They hunted deer and other wild game in the central and eastern parts of their domain. The women cultivated varieties of corn and other vegetables near their villages, which they processed for food, they harvested and processed nuts and wild berries. In their years of transition, the Osage had cultural practices that had elements of the cultures of both Woodland Native Americans and the Great Plains peoples; the villages of the Osage were important hubs in the Great Plains trading network served by Kaw people as intermediaries. In 1673 French explorers Jacques Marquette and Louis Joliet were among the first Europeans to encounter the Osage as they explored southward from present-day Canada in their expedition along the Mississippi River. Marquette and Joliet claimed all land in the Mississippi Valley for France. Marquette's 1673 map noted that the Kanza and Pawnee tribes controlled much of modern-day Kansas; the Osage called the Europeans I'n-Shta-Heh because of their facial hair. As experienced warriors, the Osage allied with the French, with whom they

Beatrijs

Beatrijs is a poem written in last quarter of 14th century by Diederic van Assenede, is an original Dutch poem about the legend of a nun, who deserted her convent for the love of a man, lives with him for seven years and has two children. When their money is low he deserts her and she becomes a prostitute to support her children for another seven years. One day she is near her old convent, so she inquires discreetly what has become of the nun Beatrijs, learns that people think Beatrijs is still at the convent. One night a voice urges her to return to the convent, when she returns, Beatrijs learns that Mary has been acting in her role at the convent, she can return without anyone knowing of her absence; the Dutch poem was created out of a legend recorded in Latin, Dialogus Miraculorum and Libri Octo Miraculorum written by Caesarius von Heisterbach. Although Hilka claims that Caesarius von Heisterbach was not the true author of the latter text, as Duinhoven points out, he was the author of record during the Middle Ages.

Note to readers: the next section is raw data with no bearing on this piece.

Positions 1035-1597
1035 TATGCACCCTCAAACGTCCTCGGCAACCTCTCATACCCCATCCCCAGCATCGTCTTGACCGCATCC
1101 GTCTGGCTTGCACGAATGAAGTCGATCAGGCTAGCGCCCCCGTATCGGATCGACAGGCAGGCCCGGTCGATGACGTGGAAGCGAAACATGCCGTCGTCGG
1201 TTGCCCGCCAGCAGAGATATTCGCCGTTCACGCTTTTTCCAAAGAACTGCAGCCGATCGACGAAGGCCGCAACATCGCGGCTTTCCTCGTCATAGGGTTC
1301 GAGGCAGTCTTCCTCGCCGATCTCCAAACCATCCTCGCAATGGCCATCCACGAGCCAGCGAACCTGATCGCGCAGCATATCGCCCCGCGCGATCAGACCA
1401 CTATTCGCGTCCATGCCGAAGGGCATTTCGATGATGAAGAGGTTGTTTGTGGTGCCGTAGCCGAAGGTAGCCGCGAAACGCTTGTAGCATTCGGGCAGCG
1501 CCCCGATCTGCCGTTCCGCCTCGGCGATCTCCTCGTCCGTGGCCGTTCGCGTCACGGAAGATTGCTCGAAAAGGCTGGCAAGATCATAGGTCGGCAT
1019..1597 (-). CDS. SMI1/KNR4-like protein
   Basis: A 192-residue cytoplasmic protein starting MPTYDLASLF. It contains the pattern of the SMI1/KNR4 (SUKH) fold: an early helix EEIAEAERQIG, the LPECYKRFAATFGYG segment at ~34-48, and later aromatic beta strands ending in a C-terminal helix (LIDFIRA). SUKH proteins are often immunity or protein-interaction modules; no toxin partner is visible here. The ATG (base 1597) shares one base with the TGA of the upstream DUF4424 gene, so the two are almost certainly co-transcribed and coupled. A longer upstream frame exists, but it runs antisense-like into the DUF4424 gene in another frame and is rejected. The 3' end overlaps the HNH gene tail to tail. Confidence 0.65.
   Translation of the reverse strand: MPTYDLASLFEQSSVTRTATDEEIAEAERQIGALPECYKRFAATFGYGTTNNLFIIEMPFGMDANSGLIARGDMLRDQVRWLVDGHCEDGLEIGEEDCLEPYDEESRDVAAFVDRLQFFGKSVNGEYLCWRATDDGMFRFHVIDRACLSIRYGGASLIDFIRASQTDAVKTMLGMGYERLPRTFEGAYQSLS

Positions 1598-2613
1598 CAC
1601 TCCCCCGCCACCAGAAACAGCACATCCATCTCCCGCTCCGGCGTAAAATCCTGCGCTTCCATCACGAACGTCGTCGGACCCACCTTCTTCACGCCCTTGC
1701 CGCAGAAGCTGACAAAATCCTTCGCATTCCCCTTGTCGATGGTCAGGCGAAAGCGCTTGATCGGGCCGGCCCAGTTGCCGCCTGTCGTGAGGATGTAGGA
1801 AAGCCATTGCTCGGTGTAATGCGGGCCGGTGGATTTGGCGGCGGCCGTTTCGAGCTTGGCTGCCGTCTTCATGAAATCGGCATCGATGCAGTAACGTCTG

The subject matter is of Dutch origin during his travels in the Netherlands. However the Dutch version was not a word-for-word translation; the tale is translated into English, Frisian, German, Old Norse and Arabic. In the 20th century several modern adaptations have been produced: Poem: Beatrijs by Dutch poet P. C. Boutens Play: Ik dien by Herman Teirlinck Opera libretto: Beatrijs by Felix Rutten Dutch folklore Duinhoven, A. M. De geschiedenis van Beatrijs. Utrecht: HES, 1989. Die Wundergeschichten des Caesarius von Heisterbach." Ed. An Alfons Hilka. Gesellschaft für rheinische Geschichtskunde, Publikationen 43, 1933. Meijer, Reinder. Literature of the Low Countries: A Short History of Dutch Literature in the Netherlands and Belgium. New York: Twayne Publishers, Inc. 1971, page 20-21. Beatrijs at the Digital Library for Dutch Literature

Perak

Perak is a state of Malaysia on the west coast of the Malay Peninsula. Perak has land borders with the Malaysian states of Kedah to the north, Penang to the northwest and Pahang to the east, Selangor to the south. Thailand's Yala and Narathiwat provinces both lie to the northeast. Perak's capital city, was known for its tin-mining activities until the price of the metal dropped affecting the state's economy; the royal capital remains Kuala Kangsar. As of 2018, the state's population was 2,500,000. Perak has an equatorial climate; the state's mountain ranges belong to the Titiwangsa Range, part of the larger Tenasserim Range connecting Thailand and Malaysia. Perak's Mount Korbu is the highest point of the range; the discovery of an ancient skeleton in Perak supplied missing information on the migration of Homo sapiens from mainland Asia through Southeast Asia to the Australian continent. Known as Perak Man, the skeleton is dated at around 10,000 years old. An early Hindu or Buddhist kingdom, followed by several other minor kingdoms, existed before the arrival of Islam.